Christ's vehement desire for union with sinners
(England's Duty Under the Present Gospel: Eleven Sermons on Revelation 3:20, in The Works of John Flavel, vol. 4, pp. 69 and 117)
The exercise of his patience is a standing testimony of his reconcilable and merciful nature towards sinful man. This he shewed forth in his patience toward Paul, a great example of his merciful nature, for a pattern to them that should hereafter believe on him, I Tim. 1:16. The long-suffering of God is a special part of his manifestative glory; and therefore when Moses desired a sight of his glory, Exod. 34:6. he proclaims his name, "The Lord, the Lord God, merciful and gracious, long-suffering, and abundant in goodness and truth." He would have poor sinners look towards him as an atoneable Deity, a God willing to be reconciled, a God that retaineth not his anger for ever; but if poor sinners will take hold of his strength, and make peace with him, they may have peace, Isa. 27:4. This long-suffering is an attribute very expressive of the Divine nature; he is willing sinners should know, whatever their provocations have been, there is room for pardon and peace, if they will yet come in to accept the terms. This patience is a diadem belonging to the imperial crown, of heaven; the Lord glories in it, as what is peculiar to himself, Hos. 11:9. "I will not execute the fierceness of my anger; for I am God and not man." Had I been as man, the holiest, meekest, and mortifiedst man upon earth, I had consumed them long ago; but I am God and not man, my patience is above all created patience; no husband can bear with his wife, no parent with his child, as God hath borne with you. That is one reason of Christ's waiting upon trifling sinners, to give proof of his gracious, merciful, and reconcilable nature towards the worst of sinners.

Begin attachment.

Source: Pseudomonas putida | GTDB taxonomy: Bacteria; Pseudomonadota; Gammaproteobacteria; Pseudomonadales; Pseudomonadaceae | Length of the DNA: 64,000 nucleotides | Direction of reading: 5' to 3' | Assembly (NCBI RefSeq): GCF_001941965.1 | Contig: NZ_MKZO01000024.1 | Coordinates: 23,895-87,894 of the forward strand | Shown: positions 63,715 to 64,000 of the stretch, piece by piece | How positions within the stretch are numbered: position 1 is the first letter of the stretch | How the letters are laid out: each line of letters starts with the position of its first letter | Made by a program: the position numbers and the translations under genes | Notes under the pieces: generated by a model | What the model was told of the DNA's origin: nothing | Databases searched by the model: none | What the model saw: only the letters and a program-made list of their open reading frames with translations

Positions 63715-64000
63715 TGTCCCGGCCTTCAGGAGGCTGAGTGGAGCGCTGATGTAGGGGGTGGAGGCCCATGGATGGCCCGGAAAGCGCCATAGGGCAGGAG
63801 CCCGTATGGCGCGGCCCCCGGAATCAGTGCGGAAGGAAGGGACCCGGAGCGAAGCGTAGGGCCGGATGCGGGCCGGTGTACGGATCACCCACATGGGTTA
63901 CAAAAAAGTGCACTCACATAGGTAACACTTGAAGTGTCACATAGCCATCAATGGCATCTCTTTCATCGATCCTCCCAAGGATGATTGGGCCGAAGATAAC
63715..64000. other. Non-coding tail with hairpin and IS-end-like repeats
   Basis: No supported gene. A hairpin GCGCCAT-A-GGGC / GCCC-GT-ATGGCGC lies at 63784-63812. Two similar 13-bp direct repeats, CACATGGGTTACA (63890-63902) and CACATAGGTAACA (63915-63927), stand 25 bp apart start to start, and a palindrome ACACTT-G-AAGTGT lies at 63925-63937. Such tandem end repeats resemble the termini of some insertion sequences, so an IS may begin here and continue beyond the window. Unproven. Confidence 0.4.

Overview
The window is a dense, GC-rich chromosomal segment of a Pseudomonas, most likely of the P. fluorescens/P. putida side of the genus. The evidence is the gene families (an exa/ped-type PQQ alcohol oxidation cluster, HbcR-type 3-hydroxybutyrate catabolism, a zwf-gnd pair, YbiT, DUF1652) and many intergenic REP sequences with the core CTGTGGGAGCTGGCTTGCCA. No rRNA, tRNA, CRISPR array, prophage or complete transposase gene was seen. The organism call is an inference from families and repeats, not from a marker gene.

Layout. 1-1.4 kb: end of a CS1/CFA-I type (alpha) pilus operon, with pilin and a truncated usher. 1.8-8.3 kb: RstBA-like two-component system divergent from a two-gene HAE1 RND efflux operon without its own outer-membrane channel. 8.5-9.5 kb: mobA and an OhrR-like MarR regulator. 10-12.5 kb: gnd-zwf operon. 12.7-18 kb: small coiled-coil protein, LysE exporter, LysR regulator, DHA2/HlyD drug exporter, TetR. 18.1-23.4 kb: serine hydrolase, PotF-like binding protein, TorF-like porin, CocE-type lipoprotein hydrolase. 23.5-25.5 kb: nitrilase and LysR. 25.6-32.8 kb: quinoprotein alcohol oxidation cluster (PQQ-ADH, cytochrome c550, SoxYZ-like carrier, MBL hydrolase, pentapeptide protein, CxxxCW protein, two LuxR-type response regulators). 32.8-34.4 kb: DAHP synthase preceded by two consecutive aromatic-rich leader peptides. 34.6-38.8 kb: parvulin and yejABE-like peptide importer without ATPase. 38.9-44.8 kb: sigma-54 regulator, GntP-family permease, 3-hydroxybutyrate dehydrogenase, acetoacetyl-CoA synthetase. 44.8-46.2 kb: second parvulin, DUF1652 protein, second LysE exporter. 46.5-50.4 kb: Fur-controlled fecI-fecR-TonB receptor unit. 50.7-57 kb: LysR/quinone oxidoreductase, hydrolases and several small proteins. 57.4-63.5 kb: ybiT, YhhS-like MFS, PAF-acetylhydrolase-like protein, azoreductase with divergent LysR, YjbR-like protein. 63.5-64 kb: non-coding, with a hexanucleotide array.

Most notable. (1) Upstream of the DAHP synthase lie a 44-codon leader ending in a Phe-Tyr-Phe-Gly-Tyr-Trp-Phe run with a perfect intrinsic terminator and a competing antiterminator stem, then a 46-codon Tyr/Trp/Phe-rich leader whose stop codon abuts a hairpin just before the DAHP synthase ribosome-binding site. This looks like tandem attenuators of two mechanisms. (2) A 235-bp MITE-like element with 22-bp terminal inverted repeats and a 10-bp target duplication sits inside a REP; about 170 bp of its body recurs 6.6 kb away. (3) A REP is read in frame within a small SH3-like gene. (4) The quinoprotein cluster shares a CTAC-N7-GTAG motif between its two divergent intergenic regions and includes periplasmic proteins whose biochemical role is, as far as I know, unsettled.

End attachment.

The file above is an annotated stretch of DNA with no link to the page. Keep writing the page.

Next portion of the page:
His sorrows and mourning upon the account of the obstinacy and unbelief of sinners, speaks the vehemency of his desire after union with them; it is said, Mark 3:5, "When he had looked round about on them with anger, being grieved for the hardness of their hearts," etc. You see from hence, that a hard heart is a grief to Jesus Christ. O how tenderly did Christ resent it, when Jerusalem rejected him! It is said, Luke 19:41, "That when Jesus came nigh to the city, he wept over it." The Redeemer's tears wept over obstinate Jerusalem, spake the zeal and fervency of his affection to their salvation; how loth Christ is to give up sinners. What a mournful voice is that in John 5:40, "And you will not come unto me, that you might have life." How fain would I give you life? but you would rather die than come unto me for it. What can Christ do more to express his willingness? All the sorrows that ever touched the heart of Christ from men, were upon this account, that they would not yield to his calls and invitations.